Airing our Undies

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In the past we have written of Zapatos,
the funky warehouse shoe and clothing store, featuring seconds, overstock
and, we suspect, the contents of an occasional mysteriously missing
big rig. Name brands at a faction of list price, almost perfect Nikes
and Bass for twenty bucks, hooded sweatshirts with slightly smudged
logos
for
$3,
bins of sneakers sorted only by size.

Owned by a crusty archtype named Eric Schapero, Zapatos
serves mostly Boston’s active Latino population and the homeless-looking
denziens who haunt the projects and alleys around the sprawling Boston
Medical Center. Yesterday, for some reason, we found ourself with our
unmentionables at a stulyfying presentation on an Ugandan Refugee Camp
in a computer lab on the Medical Campus in between the hospital and
the shoe store.

We know that what is happening in Africa at this very
moment is the most tragic affront to human dignity and and the sanctity
of life on the face of this sorry  planet, but we have to confess
to an inability to concentrate on it for more than 45 minutes without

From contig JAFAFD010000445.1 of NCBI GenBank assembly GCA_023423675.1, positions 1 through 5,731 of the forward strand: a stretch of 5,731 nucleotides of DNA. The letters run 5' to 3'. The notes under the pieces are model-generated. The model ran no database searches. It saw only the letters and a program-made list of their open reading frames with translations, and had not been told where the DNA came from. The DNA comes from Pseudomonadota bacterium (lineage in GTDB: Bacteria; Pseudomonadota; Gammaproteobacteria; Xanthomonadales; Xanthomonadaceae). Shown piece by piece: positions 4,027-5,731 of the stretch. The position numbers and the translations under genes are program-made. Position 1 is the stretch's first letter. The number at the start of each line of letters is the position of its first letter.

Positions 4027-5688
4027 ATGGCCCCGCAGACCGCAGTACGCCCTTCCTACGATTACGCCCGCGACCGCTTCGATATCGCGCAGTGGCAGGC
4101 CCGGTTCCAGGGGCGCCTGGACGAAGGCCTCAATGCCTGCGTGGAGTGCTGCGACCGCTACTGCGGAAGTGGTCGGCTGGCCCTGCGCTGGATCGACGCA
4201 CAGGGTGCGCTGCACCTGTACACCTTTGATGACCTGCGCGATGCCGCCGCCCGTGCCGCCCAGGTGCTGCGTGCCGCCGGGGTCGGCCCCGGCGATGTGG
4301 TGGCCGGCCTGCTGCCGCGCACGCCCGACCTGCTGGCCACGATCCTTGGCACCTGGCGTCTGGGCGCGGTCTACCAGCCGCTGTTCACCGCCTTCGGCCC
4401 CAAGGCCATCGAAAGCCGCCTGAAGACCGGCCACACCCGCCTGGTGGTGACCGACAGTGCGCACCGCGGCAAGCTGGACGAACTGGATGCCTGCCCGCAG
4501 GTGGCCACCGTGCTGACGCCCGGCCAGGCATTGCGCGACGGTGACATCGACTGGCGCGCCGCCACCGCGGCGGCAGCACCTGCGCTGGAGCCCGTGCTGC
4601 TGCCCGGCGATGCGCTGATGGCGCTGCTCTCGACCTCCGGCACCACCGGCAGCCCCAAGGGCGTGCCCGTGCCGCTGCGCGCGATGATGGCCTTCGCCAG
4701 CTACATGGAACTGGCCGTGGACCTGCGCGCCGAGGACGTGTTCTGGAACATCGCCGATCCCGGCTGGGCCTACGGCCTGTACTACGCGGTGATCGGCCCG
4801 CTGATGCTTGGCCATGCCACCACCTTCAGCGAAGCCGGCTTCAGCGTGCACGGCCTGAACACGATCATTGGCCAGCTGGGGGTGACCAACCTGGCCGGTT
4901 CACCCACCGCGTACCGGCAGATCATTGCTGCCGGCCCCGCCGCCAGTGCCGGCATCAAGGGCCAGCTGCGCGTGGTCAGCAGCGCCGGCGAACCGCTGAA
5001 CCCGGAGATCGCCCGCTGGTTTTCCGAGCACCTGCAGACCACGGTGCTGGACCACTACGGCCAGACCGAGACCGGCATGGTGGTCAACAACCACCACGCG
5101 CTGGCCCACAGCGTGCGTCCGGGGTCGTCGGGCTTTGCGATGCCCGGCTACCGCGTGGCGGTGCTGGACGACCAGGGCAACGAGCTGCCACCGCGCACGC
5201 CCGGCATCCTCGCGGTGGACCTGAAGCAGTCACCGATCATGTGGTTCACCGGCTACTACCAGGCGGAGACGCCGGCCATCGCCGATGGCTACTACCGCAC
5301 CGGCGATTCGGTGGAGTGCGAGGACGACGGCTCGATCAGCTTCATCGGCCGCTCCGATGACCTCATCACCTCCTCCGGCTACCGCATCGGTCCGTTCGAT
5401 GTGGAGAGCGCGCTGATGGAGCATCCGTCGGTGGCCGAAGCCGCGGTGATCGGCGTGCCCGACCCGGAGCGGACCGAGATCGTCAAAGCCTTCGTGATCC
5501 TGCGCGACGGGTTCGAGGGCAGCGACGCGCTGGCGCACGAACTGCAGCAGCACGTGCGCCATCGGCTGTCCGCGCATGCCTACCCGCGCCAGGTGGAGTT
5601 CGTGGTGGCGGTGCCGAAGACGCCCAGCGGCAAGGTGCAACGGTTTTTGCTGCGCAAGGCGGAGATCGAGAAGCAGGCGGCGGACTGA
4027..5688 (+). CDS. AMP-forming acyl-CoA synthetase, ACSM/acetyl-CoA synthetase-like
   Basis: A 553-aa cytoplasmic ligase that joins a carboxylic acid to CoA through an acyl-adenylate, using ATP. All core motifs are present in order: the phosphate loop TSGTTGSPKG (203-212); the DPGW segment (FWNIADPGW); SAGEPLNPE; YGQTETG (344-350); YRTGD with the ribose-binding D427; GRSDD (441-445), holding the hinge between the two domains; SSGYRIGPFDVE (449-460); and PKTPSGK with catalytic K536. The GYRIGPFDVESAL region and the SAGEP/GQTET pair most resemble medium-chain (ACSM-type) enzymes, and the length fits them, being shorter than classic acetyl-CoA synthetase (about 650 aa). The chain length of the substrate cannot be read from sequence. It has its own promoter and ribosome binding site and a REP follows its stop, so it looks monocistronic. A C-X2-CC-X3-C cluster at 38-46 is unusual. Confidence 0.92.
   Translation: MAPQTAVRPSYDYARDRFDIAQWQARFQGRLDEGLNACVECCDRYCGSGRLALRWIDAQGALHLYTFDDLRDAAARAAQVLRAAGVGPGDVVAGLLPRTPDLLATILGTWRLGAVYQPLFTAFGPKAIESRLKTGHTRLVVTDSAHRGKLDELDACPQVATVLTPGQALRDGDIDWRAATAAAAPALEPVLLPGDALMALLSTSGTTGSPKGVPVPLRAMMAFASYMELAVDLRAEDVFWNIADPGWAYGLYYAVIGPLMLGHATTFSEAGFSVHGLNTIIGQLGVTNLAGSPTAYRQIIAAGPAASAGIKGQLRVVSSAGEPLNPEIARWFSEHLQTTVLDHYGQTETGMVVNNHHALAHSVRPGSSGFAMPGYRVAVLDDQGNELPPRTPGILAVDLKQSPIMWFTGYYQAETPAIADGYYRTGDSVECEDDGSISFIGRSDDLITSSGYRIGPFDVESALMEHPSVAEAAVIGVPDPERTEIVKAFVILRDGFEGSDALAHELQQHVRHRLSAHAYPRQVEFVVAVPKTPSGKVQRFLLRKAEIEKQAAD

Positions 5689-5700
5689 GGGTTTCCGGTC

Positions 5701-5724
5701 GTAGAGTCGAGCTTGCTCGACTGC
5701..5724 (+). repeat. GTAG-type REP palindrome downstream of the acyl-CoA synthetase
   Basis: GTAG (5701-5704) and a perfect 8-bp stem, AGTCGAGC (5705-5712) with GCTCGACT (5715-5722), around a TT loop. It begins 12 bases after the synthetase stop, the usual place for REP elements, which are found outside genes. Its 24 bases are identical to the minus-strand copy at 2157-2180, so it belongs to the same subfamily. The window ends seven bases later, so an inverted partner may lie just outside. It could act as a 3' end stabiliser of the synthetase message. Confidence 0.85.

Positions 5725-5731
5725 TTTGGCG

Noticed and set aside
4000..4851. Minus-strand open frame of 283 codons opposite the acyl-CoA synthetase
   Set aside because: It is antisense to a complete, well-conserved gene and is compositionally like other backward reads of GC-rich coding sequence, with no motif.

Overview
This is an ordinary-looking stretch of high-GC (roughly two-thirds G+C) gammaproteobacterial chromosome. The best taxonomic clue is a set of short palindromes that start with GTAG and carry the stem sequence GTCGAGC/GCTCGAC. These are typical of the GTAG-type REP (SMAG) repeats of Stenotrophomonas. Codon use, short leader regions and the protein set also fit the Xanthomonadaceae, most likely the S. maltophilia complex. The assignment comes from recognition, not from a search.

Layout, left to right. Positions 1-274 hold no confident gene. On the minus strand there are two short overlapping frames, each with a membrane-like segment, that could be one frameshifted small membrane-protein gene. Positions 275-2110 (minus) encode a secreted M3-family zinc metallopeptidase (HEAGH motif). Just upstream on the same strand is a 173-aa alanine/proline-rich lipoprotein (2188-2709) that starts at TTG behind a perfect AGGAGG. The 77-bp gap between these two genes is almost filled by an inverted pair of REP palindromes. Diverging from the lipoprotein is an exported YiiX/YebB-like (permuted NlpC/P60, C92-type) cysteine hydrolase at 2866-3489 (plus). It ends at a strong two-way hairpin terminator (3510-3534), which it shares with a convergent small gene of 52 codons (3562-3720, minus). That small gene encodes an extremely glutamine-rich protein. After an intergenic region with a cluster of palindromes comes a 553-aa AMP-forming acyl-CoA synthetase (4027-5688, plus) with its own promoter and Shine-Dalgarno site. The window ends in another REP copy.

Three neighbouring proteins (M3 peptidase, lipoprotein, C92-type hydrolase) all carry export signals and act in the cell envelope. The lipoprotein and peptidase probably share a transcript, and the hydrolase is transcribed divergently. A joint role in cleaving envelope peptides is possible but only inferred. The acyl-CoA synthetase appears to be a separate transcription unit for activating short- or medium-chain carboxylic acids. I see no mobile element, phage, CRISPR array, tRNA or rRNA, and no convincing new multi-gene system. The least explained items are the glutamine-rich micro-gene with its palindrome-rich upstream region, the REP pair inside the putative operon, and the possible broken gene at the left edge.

becoming dangerously depressed.

After the presentation ended, we huddled our group
in the grassy green lawn outside the building. Students, professors,
doctors and interns came and went in mufti and scrubs, sandals and
sneakers.  It was a gorgeous day.

We felt the need to shake off the aura of death and
disease that still hung in our minds from the horrifying slide show
we had just seen. "Hey," we offered, "Who wants to go shoe shopping?"
They are, after all, Business Professionals. Don’t ask why we took
a bunch of Business Professionals to the Medical School for a presentation on NGO’s in Ugandan refugee camps.

Their reactions to the Schapero business operation
were mixed. The Europeans, accustomed to shopping for high fashion
in Paris
and
Rome, were almost as horrified by Zapatos as they had been by the refugee
camp. The Asians dove right in, digging for bargains.

We had explained to them that the selection was always
changing, and if you were looking for a specific thing, it was pure
chance whether you would find it. We were looking for a new pair of
Topsiders, for example, but this week they had nary a pair. On the
other hand, when we enter with an open mind, we always find something
we need.

However, on this trip we discovered a new danger in
going the discount route. We ended up buying some new underwear, three
pair for one low price, a major American brand, labeled "Slightly Imperfect"
(see photo). When we got them home, we realized they were straight
out of the Goldilocks catalogue
– one pair was for Papa Bear, one for Mama Bear and one for Baby Bear.
At least, Norma Yvonne says she’ll wear the small ones…..

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